Family Fagaceae, Beech
OTHER NAMES: Quercus infectoria, olivier, oak gall, nut-galls, Lusitanian oak, dyer’s oak.
DESCRIPTION: A small, crooked, shrubby oak 4–6 feet (1.2–1.8 m) high native to Morocco, Portugal and Spain, and also Asia. The gall nuts that are used commercially for dyes are produced by the action of wasps. Culpeper says: “This tree flowers and bears acorns, as also round woody substances, which are called galls, and the timber is very hard. There are other kinds, much shorter, bearing leaves more or less cut or jagged on the edges, and producing a great quantity of galls, and no acorns: some bear large galls, others small; some knobbed or bunched, and others smooth: they are of different colours white, red, yellow, and green…chiefly grow in hot countries, Italy, Spain, &c.” The galls are the result of a puncture made in the bark by a wasp (Diplolepis gallae tinctoriae or Cynips quercusfolii) to deposit its egg. A small tumor soon appears, forming a dense mass about the egg. The egg hatches into the larval wasp while still inside these galls, and it eats its way out through a small opening. The excrescences vary from the size of a large pea to that of a chestnut, are nearly round and hard. Those in which the egg has not yet turned into a larva are most compact and heavy, and dark blue or bluish-green. When the larva has developed, the external color lightens. Those of large size and grayish appearance are more or less consumed internally by the grub, and consequently of less commercial value.
PROPERTIES AND USES: Culpeper relates: “The small gall is Saturnine, of a sour harsh nature, dry in the third degree, and cold in the second. It is effectual in drawing together and fastening loose and faint parts, as the overgrowing of the flesh: it expels and dries up rheums [watery mucus expelled from the eyes, nose and mouth during sleep] and other fluxes, especially those that fall upon the gums, almonds of the throat, and other places of the mouth. The other whiter gall also binds and dries, but not so much as the former, having a less quantity of that sour harshness in it: it is good against the dysentery and bloody flux. The decoction of them in water, is of a mean astriction [binding or confining], but more powerful in harsh red wine. Being sat over, it remedies the falling of the mother, or the galls being boiled and bruised, and applied to the fundament when fallen, or to any swelling or inflammation will prove a certain cure. The pods of burned galls being quenched in wine and vinegar are good to staunch bleeding in any place. They will dye hair black, and are one of the chief ingredients for making ink: it is also used by dyers for colouring black. The oak apple is much of the nature of galls, though inferior in quality, but may be substituted for them with success to help rheums, fluxes, and other such like painful distempers.” The common oak gall wasp (Cynips quercusfolii), induces characteristic 1-inch (2.5-cm) spherical galls on the underside of oak leaves in other varieties of oak across the world. These turn reddish in the autumn and are commonly known as “oak apples.” Dr. William Cook, in his 1869 The Physiomedical Dispensatory, wrote: “Oak galls…are one of the strongest natural astringent herbs available and also are antiseptic. Useful in leucorrhoea and other vaginal discharges and in profuse menstruation. Also useful in chronic diarrhoea, dysentery, bleeding haemorrhoids, gleets [bodily discharges, for instance from the urethra of gonorrhea sufferers], varicose veins and long standing gonorrhoea. They are also used as a gargle and mouthwash to treat sore throat, stomatitis [inflammation of any parts of the mouth], pharyngitis, laryngitis and tonsillitis. The blood-clotting agents active in Oak Bark are also helpful to cease nosebleeds…”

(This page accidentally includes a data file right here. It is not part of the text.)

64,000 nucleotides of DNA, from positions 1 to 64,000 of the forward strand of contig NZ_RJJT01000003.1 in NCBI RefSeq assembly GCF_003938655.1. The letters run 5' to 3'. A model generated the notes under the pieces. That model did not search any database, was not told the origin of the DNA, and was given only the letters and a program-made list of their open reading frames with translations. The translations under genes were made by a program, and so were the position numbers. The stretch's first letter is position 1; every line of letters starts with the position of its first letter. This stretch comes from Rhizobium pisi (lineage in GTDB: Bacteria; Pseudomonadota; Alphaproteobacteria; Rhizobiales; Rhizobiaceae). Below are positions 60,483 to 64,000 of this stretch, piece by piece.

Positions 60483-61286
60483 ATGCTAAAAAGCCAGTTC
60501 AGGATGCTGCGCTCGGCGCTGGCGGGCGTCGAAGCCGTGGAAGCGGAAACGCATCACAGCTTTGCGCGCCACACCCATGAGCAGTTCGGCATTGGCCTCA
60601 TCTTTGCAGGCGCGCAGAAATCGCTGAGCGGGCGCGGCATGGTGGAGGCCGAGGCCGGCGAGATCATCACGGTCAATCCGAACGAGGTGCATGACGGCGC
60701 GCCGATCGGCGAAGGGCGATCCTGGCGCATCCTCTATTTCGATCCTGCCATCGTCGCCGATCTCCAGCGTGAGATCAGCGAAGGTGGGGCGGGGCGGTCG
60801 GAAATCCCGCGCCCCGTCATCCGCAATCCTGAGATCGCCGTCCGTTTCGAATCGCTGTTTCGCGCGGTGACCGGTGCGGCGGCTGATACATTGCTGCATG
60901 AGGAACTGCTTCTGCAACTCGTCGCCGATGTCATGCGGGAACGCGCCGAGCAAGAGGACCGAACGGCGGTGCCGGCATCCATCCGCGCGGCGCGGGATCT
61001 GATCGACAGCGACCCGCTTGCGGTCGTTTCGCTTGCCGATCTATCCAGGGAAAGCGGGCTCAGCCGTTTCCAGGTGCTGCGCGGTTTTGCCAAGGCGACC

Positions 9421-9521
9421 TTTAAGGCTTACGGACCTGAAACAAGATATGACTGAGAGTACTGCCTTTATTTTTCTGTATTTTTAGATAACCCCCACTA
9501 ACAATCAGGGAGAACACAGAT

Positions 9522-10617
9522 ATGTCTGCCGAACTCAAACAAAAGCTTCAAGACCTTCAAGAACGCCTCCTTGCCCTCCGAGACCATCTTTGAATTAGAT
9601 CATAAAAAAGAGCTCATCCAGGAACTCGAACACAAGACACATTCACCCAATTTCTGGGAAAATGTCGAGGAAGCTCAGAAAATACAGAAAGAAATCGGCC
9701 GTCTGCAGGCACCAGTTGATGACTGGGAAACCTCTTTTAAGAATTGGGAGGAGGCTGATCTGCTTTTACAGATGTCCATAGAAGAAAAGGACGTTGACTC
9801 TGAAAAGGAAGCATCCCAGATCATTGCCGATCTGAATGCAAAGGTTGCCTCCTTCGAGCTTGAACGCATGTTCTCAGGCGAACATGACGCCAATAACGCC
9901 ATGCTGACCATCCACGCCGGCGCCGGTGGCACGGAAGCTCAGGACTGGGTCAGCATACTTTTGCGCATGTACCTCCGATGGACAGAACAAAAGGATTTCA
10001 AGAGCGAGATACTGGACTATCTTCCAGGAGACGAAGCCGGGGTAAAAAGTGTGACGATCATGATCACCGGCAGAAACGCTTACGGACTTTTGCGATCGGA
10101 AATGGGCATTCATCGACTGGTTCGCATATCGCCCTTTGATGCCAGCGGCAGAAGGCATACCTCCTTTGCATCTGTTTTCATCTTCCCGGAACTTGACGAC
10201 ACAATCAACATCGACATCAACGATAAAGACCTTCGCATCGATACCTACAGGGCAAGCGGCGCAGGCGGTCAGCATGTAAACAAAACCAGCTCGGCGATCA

HISTORY: Oak galls preserved during the eruption of Mount Vesuvius in 79 CE have been found, and they probably intended for use in medicines. Pliny the Elder (23–79 CE) recorded an experiment in which he noted the reaction of iron sulfate on a sheet of papyrus that had been soaked in tannic acid: “The fraud may also be detected by using a leaf of papyrus, which has been steeped in an infusion of nut-galls; for it becomes black immediately upon the genuine verdigris being applied.” Native North Americans used poultices of ground gall nuts on sores, cuts and burns.
Oak galls have been used externally to blacken hair since ancient times. Containing tannic acid, they were ground and mixed with iron sulfate, gum arabic and liquid (e.g. rainwater, beer or wine) to form an indelible black ink. The use of iron gall ink eventually became popular from the fifth century CE, owing to the fact that it does not easily rub off or erase. Iron gall ink turns light brown over time, as we see on old parchments. Dr. William Cook noted “Their decoction or tincture forms bluish-black precipitates with salts of iron, and is a basis in all black writing inks.”
Family Alliaceae (formerly Liliaceae), Lily
OTHER NAMES: Poor man’s treacle, rustic treacle, stinkweed, stinking rose, clove garlic, nectar of the gods, camphor of the poor.